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Posted on Feb 27, 2004 in Stuff We Like

Military History in Gaming: Chateau Gaillard

Jim H. Moreno

The unique design for the main inner bailey was what set Chateau Gaillard apart from other castles of this era. Its outer wall incorporated the same design features as the outer wall of the castle. Richard also had dirt packed around the outside base of the bailey wall. Rocks and boulders dropped from the top of the bailey wall would hit the packed dirt and fan out, striking targets in a much wider area. Lastly, there was only one entrance/exit here, a solid wooden drawbridge almost as strong as the wall.

Another game screenshot of main bailey.

Present day photo of main bailey.

This could have been the final battle between Richard and Philip, if not for Richard’s death. It would have been very interesting to see Richard defending the castle, to see if his designs truly worked. However, with Richard gone, the defense of the castle was left to Roger de Lacy, one of Richard’s most faithful barons.


Philip had learned a few things about warfare of his own, which he employed during his siege. Philip surrounded the castle blockade-style with about 14 siege machines, and conducted a series of raids designed to find a weakness in the castle defenses. The blockade kept de Lacy from receiving supplies, and stopped any communications from reaching King John. The siege machines pounded the castle wall with huge rocks; if a weakness couldn’t be found, one would be made.

Game screenshot of how Philip’s offense might have looked.

However, it was the raids that proved the most successful. They found out they could sneak into the castle by climbing up the garderobe, the latrine used by the English soldiers defending the castle wall. Once the French army was inside, Philip utilized his engineers to conduct sapping operations on the inner bailey wall. Roger de Lacy was only able to hold out for six months. Chateau Gaillard fell to Philip Augustus on 6 March 1204, and Philip went on to run the remaining English out of France. Chateau Gaillard remained until about 400 years later, when Henry IV ordered it destroyed in 1603, after it held out against a siege that lasted two years.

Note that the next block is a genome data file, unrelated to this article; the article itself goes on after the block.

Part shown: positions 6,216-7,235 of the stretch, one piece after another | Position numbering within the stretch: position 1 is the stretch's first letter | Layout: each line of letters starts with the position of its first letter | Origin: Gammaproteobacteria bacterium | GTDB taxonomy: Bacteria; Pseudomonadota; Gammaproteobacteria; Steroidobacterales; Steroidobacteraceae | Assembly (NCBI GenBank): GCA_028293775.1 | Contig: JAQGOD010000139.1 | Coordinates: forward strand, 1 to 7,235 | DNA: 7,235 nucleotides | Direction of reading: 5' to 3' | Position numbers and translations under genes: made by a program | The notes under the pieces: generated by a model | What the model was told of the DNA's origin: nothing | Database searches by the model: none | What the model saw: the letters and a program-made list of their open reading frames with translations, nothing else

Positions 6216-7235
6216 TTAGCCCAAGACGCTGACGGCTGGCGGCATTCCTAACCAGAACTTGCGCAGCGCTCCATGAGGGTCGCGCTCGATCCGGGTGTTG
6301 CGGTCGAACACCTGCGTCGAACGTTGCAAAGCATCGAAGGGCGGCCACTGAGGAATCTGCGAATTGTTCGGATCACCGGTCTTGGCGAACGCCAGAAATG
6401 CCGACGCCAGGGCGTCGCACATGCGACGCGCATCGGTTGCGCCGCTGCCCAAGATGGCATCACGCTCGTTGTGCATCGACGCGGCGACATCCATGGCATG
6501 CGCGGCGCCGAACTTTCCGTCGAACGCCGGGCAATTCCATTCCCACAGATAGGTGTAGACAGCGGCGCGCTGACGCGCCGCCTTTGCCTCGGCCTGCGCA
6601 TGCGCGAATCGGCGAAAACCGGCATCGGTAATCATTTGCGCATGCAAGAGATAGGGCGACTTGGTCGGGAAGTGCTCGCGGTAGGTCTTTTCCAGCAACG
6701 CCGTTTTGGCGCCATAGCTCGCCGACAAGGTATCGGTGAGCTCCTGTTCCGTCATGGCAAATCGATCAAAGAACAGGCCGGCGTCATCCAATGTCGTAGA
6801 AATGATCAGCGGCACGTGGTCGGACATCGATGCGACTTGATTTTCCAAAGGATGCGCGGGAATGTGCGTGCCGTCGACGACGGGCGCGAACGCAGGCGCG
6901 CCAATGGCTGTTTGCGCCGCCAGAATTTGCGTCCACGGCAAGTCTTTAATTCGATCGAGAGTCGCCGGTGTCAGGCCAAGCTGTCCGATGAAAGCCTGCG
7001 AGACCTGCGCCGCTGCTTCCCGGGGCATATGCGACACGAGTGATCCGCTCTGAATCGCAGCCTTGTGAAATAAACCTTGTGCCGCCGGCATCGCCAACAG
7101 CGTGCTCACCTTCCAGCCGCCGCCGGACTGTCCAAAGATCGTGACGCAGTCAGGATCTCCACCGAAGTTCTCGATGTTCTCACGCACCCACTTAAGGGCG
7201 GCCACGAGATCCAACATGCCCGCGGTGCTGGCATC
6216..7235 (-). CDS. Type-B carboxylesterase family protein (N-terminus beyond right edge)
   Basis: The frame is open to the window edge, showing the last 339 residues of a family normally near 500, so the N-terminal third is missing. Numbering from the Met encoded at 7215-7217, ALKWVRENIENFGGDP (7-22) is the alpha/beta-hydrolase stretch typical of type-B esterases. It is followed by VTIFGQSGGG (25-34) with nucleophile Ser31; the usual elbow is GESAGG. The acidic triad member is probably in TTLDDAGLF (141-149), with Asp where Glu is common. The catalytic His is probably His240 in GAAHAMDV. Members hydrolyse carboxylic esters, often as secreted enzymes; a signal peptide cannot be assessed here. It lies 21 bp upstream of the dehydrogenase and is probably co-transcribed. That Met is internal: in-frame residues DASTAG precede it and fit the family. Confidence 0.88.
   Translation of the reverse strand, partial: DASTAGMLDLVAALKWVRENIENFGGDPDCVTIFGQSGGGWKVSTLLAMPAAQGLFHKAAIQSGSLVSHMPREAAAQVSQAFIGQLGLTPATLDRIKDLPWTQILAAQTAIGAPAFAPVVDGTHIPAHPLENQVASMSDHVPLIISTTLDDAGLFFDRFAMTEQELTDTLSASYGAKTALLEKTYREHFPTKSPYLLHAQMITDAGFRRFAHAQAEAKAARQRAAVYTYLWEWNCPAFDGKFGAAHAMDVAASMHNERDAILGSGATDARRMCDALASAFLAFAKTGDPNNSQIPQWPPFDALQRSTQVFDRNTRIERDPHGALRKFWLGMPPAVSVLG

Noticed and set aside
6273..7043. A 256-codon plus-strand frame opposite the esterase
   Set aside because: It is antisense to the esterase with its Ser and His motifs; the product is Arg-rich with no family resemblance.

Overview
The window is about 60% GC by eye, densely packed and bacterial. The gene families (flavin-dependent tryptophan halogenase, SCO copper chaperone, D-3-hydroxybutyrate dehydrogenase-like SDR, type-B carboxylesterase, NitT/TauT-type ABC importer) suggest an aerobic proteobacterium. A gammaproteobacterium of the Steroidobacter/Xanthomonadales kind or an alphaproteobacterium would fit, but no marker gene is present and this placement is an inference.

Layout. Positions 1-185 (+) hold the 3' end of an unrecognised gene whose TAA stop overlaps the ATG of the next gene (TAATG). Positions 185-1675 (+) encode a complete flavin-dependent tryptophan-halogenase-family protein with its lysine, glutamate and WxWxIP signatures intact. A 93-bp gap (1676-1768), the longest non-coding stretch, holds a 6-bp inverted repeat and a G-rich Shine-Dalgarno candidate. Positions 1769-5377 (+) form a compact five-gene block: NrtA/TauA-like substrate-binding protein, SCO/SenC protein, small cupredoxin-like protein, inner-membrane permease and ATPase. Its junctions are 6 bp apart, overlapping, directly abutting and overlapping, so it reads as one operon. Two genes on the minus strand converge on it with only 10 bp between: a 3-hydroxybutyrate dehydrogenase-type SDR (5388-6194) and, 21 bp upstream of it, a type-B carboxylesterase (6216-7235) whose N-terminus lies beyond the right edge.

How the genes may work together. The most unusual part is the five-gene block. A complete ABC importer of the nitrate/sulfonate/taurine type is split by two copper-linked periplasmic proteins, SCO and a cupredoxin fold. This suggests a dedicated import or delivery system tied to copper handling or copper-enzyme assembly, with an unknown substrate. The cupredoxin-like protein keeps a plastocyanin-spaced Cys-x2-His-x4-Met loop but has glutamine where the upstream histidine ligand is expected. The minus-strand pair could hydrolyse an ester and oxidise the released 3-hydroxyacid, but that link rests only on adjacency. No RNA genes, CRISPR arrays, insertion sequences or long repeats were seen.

Game screenshot of the French infiltration into Chateau Gaillard.

As mentioned before, this is by no means a complete historical telling of all subjects herein. Nor is it meant as a review of the game. Rather, it was merely written to show the ?edutainment’ level of The Journeyman Project: Buried In Time. Look around the local bargain bins or your favorite online shopping store for the game, and see first-hand what I mean. There are many more games available that deal with military history this way, and in better ways, and it is my hope that I have intrigued you enough to seek these out.


The Journeyman Project: Buried in Time PC game

developer, Presto Studios

Publisher, Sanctuary Woods, Inc.

The New Advent Encyclopedia

Photos used by permission from Castleland


Stay Alert, Stay Alive!

Jim H. Moreno

Creative Commons License
This work is licensed under a Creative Commons Attribution-NonCommercial-ShareAlike 2.5 License.

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1 Comment

  1. Awesome article! Thanks for giving such a thorough and interesting insight into the history of gaming and gaming history! Keep up the great stuff, this is exactly why I keep coming back to Armchair General!